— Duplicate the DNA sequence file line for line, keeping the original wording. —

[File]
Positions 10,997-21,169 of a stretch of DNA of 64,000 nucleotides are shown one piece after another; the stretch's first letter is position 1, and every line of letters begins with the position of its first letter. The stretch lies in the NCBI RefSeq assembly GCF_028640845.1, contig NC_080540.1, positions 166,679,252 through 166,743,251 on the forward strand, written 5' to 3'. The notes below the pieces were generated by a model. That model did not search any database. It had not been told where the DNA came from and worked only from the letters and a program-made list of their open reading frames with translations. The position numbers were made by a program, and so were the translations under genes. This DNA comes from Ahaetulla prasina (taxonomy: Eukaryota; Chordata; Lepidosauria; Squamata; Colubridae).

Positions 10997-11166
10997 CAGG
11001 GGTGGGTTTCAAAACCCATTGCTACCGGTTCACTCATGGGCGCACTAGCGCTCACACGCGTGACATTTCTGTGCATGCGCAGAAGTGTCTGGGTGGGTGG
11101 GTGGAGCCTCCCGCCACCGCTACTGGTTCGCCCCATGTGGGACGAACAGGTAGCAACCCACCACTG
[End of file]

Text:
Positions 10,997-21,169 of a stretch of DNA of 64,000 nucleotides are shown one piece after another; the stretch's first letter is position 1, and every line of letters begins with the position of its first letter. The stretch lies in the NCBI RefSeq assembly GCF_028640845.1, contig NC_080540.1, positions 166,679,252 through 166,743,251 on the forward strand, written 5' to 3'. The notes below the pieces were generated by a model. That model did not search any database. It had not been told where the DNA came from and worked only from the letters and a program-made list of their open reading frames with translations. The position numbers were made by a program, and so were the translations under genes. This DNA comes from Ahaetulla prasina (taxonomy: Eukaryota; Chordata; Lepidosauria; Squamata; Colubridae).

Positions 10997-11166
10997 CAGG
11001 GGTGGGTTTCAAAACCCATTGCTACCGGTTCACTCATGGGCGCACTAGCGCTCACACGCGTGACATTTCTGTGCATGCGCAGAAGTGTCTGGGTGGGTGG
11101 GTGGAGCCTCCCGCCACCGCTACTGGTTCGCCCCATGTGGGACGAACAGGTAGCAACCCACCACTG